TALAS (Torque Ankle Lever Arm System) is a groundbreaking feature within pedCAT’s visualization application CubeVue. Currently only applicable for hindfoot alignment with forefoot alignment coming soon, TALAS automatically determines foot and ankle offset in a 3D volume. While not approved as a diagnostic tool in humans, TALAS can be used in research for establishing a 3D database of important anatomical landmarks for future diagnostic use. TALAS is patent pending.

Using TALAS to conduct his own research, Dr. Lintz compared the correlations of 3D and 2D biometrics of hindfoot alignment with actual alignment. What he discovered was a 20% greater correlation with actual alignment using pedCAT’s 3D imaging and TALAS feature. pedCAT outperforms radiographs and non-weightbearing CT scans in detecting correct angles, helping to prevent inaccuracies of projection and foot orientation. And TALAS utilizes this wealth of data to provide remarkably precise measurements.

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The innovative features of the TALAS Software

TALAS is the only tool available dedicated to measure hindfoot alignment with a weight bearing 3D dataset. While presently useful for research, Dr. Lintz hopes clinicians around the world will use the software feature to help build a comprehensive database of (anonymized) information, which will allow TALAS to one day serve in diagnosis. Quantifying deformities is the first step to helping medical experts develop treatment plans to correct them. You’re invited to join the data harvesting effort by utilizing TALAS in order to create more positive outcomes for your current, and future, patients.

Exclusive Video From The First pedCAT Weight Bearing CT Scientific Users’ Meeting in Berlin

meeting-83519_960_720 (1)The first pedCAT Weight Bearing CT Scientific User’s Meeting recently convened at the 2016 Foot International (EFAS, DAF, I-FAB) in Berlin. The meeting focused on weight bearing cone beam CT (WBCT) technology and the potential applications and challenges it presents.

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Look for several interesting items as you watch:

  • Professor Martinus Richter’s work included a time workflow study on the use of X-Ray,  conventional medical CT, and the pedCAT; the results will surprise you. His study also showed how weight-bearing  CT measurements are more accurate than X-Ray measurements.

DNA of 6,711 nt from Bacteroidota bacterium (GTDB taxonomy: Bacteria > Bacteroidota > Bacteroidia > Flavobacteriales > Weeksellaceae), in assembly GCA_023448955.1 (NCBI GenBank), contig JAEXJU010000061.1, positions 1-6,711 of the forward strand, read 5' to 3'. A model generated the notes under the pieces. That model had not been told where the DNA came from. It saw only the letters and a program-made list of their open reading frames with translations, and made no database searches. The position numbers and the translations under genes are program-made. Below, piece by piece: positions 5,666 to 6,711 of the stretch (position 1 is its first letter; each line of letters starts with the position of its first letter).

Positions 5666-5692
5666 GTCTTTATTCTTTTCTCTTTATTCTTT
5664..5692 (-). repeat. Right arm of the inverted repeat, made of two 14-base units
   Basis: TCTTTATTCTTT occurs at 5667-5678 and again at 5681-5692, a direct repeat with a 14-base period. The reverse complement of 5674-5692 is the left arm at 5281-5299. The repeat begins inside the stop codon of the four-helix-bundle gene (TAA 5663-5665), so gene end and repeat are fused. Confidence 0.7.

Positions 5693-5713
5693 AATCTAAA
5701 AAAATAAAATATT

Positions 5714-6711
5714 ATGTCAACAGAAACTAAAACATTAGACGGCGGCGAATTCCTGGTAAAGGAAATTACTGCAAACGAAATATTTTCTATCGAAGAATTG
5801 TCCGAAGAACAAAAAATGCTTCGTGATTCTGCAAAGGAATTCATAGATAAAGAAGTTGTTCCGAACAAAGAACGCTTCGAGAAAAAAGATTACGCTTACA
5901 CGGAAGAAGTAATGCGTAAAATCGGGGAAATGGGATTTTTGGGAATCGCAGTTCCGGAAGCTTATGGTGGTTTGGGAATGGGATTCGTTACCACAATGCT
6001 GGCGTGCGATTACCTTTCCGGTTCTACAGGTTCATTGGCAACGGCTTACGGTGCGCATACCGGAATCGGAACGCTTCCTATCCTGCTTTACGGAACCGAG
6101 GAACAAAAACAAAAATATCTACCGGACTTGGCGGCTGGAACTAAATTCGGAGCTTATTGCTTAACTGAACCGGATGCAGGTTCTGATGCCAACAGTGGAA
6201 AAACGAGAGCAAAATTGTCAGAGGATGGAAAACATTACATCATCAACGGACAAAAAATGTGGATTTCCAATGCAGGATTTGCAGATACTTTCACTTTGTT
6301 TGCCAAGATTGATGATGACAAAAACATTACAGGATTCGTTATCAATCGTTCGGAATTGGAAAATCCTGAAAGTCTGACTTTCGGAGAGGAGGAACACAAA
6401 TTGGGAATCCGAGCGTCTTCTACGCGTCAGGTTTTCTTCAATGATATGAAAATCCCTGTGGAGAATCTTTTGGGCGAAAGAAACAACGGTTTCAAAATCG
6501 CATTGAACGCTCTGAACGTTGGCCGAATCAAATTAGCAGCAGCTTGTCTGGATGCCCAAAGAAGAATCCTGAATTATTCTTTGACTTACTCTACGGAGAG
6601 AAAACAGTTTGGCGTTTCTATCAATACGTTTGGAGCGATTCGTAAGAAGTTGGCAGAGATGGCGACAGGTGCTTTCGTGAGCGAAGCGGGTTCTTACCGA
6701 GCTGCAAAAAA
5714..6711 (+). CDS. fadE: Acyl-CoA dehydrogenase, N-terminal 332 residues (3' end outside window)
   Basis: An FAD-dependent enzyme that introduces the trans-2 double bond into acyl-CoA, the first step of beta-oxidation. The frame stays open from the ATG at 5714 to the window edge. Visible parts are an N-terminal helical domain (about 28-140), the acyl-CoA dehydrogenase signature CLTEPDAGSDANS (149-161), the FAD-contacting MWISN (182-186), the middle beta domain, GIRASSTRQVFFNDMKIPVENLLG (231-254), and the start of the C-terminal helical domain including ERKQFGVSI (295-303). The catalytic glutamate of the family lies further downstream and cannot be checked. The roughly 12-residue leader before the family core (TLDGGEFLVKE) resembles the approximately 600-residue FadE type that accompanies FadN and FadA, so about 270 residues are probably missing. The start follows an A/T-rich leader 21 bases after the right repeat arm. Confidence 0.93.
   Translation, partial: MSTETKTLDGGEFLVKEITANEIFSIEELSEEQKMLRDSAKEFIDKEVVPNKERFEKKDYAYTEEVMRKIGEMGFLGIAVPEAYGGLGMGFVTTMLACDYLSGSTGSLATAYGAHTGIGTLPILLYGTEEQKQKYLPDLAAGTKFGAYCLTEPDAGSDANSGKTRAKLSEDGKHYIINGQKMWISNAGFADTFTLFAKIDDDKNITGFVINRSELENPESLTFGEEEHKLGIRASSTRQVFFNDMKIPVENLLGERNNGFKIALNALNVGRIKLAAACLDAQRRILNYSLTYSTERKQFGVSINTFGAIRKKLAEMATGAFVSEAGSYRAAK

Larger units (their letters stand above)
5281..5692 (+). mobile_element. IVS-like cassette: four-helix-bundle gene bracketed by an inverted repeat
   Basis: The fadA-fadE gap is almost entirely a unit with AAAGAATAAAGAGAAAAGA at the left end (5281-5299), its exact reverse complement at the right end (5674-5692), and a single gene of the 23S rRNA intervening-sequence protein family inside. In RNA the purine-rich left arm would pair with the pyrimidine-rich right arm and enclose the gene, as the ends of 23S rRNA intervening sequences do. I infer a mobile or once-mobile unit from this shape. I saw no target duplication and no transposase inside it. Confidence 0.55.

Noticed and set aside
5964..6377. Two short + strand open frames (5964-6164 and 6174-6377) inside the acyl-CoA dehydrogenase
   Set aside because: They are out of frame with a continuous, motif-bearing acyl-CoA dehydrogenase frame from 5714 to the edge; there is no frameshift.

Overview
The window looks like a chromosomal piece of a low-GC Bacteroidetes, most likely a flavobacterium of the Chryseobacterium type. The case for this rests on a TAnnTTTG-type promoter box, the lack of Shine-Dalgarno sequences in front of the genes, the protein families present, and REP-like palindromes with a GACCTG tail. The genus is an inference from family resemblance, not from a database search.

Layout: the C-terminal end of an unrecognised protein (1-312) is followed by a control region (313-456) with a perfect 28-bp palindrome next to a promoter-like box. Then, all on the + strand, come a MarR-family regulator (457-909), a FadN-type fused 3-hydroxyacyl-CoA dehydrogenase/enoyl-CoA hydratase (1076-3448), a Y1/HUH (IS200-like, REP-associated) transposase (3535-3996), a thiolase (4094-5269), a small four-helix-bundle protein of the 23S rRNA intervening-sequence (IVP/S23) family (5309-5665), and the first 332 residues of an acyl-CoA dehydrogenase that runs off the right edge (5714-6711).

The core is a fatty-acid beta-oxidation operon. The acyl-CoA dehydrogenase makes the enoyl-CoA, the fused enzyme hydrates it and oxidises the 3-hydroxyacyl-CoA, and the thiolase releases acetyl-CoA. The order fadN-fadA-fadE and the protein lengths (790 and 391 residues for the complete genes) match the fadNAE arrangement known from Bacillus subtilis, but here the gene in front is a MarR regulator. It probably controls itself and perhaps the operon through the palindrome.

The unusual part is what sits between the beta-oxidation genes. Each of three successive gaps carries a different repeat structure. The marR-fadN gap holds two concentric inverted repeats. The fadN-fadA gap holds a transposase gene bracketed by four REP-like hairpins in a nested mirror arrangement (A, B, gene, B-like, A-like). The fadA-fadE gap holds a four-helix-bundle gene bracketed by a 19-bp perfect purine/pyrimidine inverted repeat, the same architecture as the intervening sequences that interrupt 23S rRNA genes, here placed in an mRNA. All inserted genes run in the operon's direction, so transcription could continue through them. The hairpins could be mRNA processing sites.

• Dr. Arne Burssens’ study on hindfoot alignment answered critical questions: How do we identify varus and valgus, how do we accurately measure them, and how can we be sure that the measurements are clinically useful and reproducible?
  • Dr. Francois Lintz gives us a sneak peek at a new weight-bearing measurement CT tool that will be available exclusively in CubeVue, pedCAT’s software. It will enable users to measure alignment in three dimensions, and distinguish between normal and pathological cases.
  • Dr. Cesar Netto’s study focused on adult acquired flatfoot deformity, comparing  measurements on weight bearing CT vs non-weight bearing CT.
  • Dr. Michael Wachowsky’s study focused on the use of weight bearing CT  with pediatric patients, and asks: With the new weight bearing CT technology, what will be the exact definitions of the measurements?

The challenge created by this new technology is clear: How do we now define what we are measuring, since the current X-Ray methods have just been rendered obsolete?

“We can’t have non-weight bearing CTs and say anything about alignment – that’s over,” concluded Dr. Charles Saltzman. “What do we want to measure, and how do we know what we’re measuring represents reality?”

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pedCAT CubeVue: Automatic X-Ray Views

CurveBeam pedCAT Weight Bearing CT

It takes less than a minute to scan a patient in the pedCAT, but that’s enough time for the pedCAT system to collect enough data to create a 3D reconstruction of the foot and ankle, as well as .3 mm slices in all three planes.

COMING SOON: A new feature will let you take that data one step further – pedCAT’s CubeVue software will automatically generate the data into common X-Ray views, including the Saltzman hindfoot view, the dorsoplantar view, and left and right lateral views.

The automatic X-Ray view feature will save the physicians valuable time when analyzing their patient data.

To learn more about this and other CubeVue features,  contact your CurveBeam representative!

Fill out this form to view the meeting:

Fill out this form to view the meeting: